But Ranfurly man Michael Johnston ended up making a discovery of international significance, putting the Maniototo into the record books by finding a series of fossilised moa footprints millions of years old.
The footprints were the first moa prints to be found in the South Island and a "glimpse into the past before the ice age", Prof Ewan Fordyce, of the University of Otago's department of geology, said.
The imprints were found in the bed of the Kyeburn River, about 15km from Ranfurly, and their discovery was thanks to "an amazing coincidence of circumstances", Dr Mike Dickison, a moa expert, said.
"If any one of those things hadn't happened, we would never have known they were there, and it makes you wonder how many other moa prints are buried or destroyed, or no-one knows they're there."
The imprints were thought to have been exposed by significant flooding in the Maniototo late last year, and it was likely they would not have survived another flood event, Otago Museum natural science assistant curator Kane Fleury said.
Mr Fleury acted immediately when Mr Johnston sent photos of the footprints to the museum after he found them in early March.
Seven clear footprints were found, each about 30cm by 30cm, and an action, preservation and excavation plan for the footprints was immediately prepared.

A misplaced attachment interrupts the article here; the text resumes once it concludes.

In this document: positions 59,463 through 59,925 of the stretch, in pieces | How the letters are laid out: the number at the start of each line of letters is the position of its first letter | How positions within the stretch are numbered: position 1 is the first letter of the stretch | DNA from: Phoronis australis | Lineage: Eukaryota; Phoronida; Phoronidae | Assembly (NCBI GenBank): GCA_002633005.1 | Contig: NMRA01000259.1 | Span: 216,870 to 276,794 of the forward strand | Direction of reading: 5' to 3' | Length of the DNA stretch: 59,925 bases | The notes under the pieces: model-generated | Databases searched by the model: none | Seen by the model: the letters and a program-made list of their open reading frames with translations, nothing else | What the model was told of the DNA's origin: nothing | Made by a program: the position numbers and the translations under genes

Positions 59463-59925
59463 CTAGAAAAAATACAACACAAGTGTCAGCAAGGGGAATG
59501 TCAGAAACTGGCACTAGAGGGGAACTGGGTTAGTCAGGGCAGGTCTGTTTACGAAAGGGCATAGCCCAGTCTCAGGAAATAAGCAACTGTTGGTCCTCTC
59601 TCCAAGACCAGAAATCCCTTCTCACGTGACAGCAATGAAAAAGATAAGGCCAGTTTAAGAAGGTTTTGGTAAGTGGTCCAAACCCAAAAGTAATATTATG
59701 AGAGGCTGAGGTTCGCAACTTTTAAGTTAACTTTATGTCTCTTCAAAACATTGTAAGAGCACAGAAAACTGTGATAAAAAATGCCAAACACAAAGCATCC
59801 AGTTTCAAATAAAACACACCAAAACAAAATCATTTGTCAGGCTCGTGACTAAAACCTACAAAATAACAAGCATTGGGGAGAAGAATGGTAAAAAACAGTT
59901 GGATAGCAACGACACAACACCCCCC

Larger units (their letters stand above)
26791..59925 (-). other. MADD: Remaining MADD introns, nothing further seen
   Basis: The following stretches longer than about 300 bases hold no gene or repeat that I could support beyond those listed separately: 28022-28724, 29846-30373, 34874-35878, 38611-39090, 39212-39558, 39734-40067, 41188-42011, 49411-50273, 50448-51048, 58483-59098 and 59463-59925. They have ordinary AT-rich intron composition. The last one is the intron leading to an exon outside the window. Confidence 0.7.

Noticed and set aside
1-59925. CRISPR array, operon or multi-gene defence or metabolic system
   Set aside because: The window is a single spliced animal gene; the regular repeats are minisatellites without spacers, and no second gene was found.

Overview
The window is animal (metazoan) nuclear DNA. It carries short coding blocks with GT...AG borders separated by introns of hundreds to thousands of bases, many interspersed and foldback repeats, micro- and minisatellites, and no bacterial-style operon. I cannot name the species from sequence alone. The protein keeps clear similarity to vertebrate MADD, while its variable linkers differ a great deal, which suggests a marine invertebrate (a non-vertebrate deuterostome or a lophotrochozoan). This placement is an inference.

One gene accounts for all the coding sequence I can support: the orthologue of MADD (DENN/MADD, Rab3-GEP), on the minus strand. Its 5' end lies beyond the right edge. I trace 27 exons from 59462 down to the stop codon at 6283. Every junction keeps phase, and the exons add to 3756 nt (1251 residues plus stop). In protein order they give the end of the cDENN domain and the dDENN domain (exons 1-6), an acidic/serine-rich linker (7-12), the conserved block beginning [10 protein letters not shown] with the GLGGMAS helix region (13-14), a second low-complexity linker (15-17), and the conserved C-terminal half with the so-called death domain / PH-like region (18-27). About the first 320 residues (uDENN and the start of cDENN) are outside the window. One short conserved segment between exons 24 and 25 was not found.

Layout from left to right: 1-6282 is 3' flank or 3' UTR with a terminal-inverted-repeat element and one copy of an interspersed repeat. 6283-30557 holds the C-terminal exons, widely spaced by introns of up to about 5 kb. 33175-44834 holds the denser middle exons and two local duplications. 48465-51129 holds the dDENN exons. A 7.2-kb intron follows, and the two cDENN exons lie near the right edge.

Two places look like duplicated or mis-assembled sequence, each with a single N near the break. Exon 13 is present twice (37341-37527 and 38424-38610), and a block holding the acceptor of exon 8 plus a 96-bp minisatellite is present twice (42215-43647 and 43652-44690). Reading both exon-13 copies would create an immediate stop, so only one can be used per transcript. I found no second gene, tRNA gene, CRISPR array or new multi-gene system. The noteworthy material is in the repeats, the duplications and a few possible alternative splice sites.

Mr Fleury, Prof Fordyce, Dr Dickison, about another six museum, university and iwi representatives and several contractors have been involved in the extraction of the moa prints from the Kyeburn site this week.
Resource consent and iwi and landowner permissions - the riverbed is on Land and Information New Zealand land - were gained, and the Kyeburn River temporarily diverted since Wednesday to pump out the water over the footprints.
The stream and swimming hole will be returned as close to their original condition as possible after the extraction of the footprints.
Plans to extract the footprints were delayed because of rain yesterday morning that raised the river level, but today, hopefully, the footprints will be extracted.
They will then be taken to the Otago Museum, where they will be dried and made stable, and later put on temporary public display.
Dr Dickison said it was likely the moa would be a new species from a branch of the "moa family tree" from millions of years ago, and was most likely a medium-sized moa, which could be similar to the upland moa.
Mr Fleury said the discovery was "pretty awesome" and a career highlight for him.
"It's not every day you find moa prints in the creek."
Mr Johnston said he had never been a fossil-seeker before, but might now "walk around the hills with wider open eyes". He praised museum staff for their respect for the moa prints, and museum staff praised Mr Johnston for reporting the find to the museum.